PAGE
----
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Taking A Life

Heroes Remember

Seen the Japs, first when they came onto the Island, they put on 40,000 men against our six and they had another 40,000 waiting on the other side to take the ferries and come across so we knew we didn't stand a chance to start off with. And I think that everybody did the best he could but I found when you're firing and you know for sure if you killed a man. It's hard to take but after that you don't care. At least that's the way I felt.

Mr. Billson discusses the fact that despite overwhelming odds, he found that shooting a man for the first time was “hard to take”. After that, however, he didn't care.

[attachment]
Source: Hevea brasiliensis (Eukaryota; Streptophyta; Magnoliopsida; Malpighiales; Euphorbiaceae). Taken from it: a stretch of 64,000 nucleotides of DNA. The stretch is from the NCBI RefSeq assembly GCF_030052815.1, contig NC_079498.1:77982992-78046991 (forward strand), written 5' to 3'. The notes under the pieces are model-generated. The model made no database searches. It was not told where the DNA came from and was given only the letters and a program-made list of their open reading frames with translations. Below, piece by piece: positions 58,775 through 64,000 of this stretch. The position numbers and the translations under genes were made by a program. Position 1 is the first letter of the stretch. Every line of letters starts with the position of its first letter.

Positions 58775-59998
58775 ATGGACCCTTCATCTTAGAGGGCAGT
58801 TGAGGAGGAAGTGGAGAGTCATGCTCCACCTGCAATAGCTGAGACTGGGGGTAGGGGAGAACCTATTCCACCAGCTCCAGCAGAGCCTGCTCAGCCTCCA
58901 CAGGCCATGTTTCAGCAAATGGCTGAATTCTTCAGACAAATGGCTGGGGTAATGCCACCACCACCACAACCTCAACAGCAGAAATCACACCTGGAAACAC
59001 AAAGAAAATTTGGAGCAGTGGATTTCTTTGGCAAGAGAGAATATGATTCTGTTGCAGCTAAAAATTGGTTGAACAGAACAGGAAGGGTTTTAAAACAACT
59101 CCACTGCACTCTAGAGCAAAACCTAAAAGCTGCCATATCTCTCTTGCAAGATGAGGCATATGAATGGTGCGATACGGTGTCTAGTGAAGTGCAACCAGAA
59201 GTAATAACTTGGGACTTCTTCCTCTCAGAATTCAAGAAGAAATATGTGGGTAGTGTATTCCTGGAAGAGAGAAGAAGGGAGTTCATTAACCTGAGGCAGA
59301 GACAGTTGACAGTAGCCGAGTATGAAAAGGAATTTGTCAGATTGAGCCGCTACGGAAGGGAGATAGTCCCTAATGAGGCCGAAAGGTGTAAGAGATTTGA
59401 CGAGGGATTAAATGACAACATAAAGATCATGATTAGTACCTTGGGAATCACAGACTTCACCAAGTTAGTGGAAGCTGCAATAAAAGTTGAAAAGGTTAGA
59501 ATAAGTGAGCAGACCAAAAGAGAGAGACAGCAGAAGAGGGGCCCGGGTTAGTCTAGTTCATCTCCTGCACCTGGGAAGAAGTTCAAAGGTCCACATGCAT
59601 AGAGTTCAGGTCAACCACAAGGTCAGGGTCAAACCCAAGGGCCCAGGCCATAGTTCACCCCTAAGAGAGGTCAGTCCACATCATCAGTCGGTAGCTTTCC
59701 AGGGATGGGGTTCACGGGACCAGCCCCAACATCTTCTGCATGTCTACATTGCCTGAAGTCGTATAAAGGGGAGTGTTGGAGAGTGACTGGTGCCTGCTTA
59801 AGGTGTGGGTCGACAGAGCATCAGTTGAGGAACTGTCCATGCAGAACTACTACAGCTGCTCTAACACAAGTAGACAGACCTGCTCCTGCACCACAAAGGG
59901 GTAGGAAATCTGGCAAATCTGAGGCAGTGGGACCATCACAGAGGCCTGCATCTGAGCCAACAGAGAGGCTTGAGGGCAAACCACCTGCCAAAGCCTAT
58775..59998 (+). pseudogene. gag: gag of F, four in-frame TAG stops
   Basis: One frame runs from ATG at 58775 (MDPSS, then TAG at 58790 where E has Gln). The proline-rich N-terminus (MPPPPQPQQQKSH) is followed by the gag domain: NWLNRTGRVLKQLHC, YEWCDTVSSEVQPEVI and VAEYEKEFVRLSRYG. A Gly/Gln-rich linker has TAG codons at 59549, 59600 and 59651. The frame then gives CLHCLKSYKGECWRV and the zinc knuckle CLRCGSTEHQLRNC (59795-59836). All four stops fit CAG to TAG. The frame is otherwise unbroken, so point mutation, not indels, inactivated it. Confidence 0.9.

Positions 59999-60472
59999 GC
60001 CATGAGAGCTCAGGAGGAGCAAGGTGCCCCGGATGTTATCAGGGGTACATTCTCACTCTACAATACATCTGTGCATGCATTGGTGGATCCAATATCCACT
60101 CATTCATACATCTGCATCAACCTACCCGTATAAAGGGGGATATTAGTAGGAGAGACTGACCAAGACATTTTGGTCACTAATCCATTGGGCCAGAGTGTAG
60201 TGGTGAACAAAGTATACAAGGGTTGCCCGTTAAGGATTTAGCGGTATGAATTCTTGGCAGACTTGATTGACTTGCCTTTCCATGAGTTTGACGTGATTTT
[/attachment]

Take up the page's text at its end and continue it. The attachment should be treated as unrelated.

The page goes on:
Walter Billson

Walter Billson was born in Lennoxville, Quebec on October 2, 1914. After completing grade six, he went to work at a local garage. He also joined the Sherbrooke Regiment so he could take rifle practice. In 1940, he enlisted with the Royal Rifles of Canada and became a dispatch rider. After training stints at Valcartier, Sussex and Gander, he returned to Valcartier and was married. The next day, he was heading for Hong Kong. When the battle for Hong Kong begins, Mr. Billson, by then a Corporal, is put in charge of a Bren gun, guarding a pillbox at TaiTam gap. After being captured and imprisoned at North Point Camp, he is sent to a Japanese labor camp near the Omini coal mine. After being liberated, Mr. Billson sees the devastation of Nagasaki as a result of the atomic bomb.

Meta Data
Veterans Affairs Canada
Person Interviewed:
Walter Billson
War, Conflict or Mission:
Second World War
Hong Kong
Royal Rifles of Canada
Dispatch Rider

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